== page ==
Recently I answered a question about the value of the home-mortgage tax deduction. Basically, I said that while you should absolutely take it into account in calculating the true cost of home ownership (along with lots of other costs, like repairs and repairs and repairs), there is nothing magic about the mortgage deduction. You’re not a sap for not having one — because you can only get one if you borrow a lot of money. Sometimes that’s smart; sometimes it’s not.
It’s quite true that if you’re now paying $1,000 a month rent and could own a place for the same $1,000 — after figuring in all likely costs — then you should probably grab the house (and the mortgage deduction that helps to make the after-tax cost of homeownership just $1,000 a month). But only if you expect to occupy it for quite some time, because selling it a year or two from now, apart from being a huge hassle and source of potential anxiety, can easily eat up the first 10% of any appreciation you might be sitting on.
How long you’ll live there is just one of the imponderables that makes the decision to buy or not buy more art than science. You can calculate to the penny the “cost” in lost interest of withdrawing $20,000 from your savings account for the downpayment. But what if you were taking that $20,000 out of the stock market instead? You can compare the after-tax cost of owning the home with your rent today — but what would your rent be in five years? And how do you value the ability to complain to someone else when there’s a problem rather than having to fix it yourself?
Anyhow, what got me thinking about all this was a message from one of you: “If your correspondent wants to get a truer picture of his contemplated tax situation when buying a home, he should also deduct the standard (no hassle, no records) deduction he enjoys from any tax reduction he might enjoy after buying a home.”
This is a good point, especially for someone who may have a tax-deduction envy. To take an extreme (but not entirely unlikely) example, say you have no tax-deductible items today. You give nothing to charity, pay no state or local income tax, and so on. Yet you yearn for that tax-deductible mortgage. Well hold on, pardner! Right now you’re getting about a $4,000 standard deduction if you’re single, better than $6,500 if you file jointly — so the first $4,000 or $6,500 in mortgage interest and property taxes would be “wasted” as a deduction. That much you’re getting to deduct anyway. Say you file jointly, property taxes would be $2,000 and mortgage interest would be $6,000. You have $8,000 in tax deductions you didn’t have before. But you could have taken the $6,500 standard anyway, so all this really gets you is $1,500 more in deductions. In your bracket, maybe that saves you $400 in taxes. Something, to be sure, but not reason enough to buy a house.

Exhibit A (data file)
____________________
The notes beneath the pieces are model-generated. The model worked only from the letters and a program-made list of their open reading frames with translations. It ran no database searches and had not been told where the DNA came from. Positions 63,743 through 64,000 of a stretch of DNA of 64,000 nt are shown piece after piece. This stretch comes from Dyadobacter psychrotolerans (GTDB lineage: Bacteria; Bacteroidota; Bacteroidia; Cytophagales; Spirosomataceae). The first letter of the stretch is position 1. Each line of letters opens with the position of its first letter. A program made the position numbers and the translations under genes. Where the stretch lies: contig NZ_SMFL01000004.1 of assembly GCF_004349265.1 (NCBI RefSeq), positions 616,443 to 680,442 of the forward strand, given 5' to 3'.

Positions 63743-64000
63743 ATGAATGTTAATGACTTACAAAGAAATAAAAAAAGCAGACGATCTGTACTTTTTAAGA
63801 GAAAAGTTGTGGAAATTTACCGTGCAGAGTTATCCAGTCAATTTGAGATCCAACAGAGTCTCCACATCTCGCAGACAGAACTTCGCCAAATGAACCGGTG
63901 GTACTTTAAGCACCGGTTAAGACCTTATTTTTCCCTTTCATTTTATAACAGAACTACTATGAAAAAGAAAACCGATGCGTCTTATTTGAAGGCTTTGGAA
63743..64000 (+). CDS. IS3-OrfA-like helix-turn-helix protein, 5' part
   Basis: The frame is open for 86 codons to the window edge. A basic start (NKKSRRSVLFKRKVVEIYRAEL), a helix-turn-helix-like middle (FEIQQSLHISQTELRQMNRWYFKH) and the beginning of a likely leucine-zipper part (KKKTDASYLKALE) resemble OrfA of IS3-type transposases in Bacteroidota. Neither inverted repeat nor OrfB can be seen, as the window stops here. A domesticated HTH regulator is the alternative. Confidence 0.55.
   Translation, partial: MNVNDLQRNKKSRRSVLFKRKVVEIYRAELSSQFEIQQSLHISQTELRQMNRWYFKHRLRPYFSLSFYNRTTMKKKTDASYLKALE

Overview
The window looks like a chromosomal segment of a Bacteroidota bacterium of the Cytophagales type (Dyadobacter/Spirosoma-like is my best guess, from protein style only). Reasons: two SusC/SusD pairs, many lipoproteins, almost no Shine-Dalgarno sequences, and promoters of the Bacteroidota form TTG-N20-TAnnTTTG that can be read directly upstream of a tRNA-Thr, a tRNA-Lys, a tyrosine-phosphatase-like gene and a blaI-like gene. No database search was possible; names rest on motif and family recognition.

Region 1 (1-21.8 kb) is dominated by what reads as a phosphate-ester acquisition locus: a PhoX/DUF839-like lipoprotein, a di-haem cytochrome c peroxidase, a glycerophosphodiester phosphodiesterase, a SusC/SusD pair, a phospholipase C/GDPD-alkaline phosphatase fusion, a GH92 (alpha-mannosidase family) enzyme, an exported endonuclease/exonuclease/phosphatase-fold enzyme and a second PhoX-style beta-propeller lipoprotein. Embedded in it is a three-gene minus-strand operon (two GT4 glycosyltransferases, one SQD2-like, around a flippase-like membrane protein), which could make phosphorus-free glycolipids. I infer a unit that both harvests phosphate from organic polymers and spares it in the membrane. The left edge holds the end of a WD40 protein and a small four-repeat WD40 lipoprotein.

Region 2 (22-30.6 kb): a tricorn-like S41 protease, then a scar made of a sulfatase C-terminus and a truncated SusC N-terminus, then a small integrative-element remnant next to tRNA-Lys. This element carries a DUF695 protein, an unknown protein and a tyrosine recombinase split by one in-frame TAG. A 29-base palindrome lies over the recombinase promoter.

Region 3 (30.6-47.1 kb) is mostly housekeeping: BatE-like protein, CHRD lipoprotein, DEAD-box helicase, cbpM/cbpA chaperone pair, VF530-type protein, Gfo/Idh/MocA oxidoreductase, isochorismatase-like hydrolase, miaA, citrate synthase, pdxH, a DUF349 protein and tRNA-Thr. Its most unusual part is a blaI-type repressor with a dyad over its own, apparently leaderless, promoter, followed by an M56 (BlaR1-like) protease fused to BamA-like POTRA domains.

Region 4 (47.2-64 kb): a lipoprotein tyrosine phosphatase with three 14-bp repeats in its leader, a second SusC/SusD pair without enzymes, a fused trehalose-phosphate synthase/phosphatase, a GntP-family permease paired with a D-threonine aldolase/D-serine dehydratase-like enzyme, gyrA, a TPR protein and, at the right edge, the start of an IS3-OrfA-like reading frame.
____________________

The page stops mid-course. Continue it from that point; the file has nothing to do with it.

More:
So I repeat: there are lots of good reasons to buy your own home, and the tax deduction certainly helps you to afford it. But don’t feel you’re a sap for not taking advantage of it. Especially to those of modest means, it may be even less than meets the eye. Think of it this way. Right now, you get a $6,500 tax deduction without having to shell out $100,000 for a house.
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Most of the world's Big Problems have a common denominator: waste. In every nation and every community and every company and almost every household, there is waste of money, energy, resources, and human potential. Fretting won't change this. Action can. It's also more fun.~Hunter Lovins, The Rocky Mountain Institute
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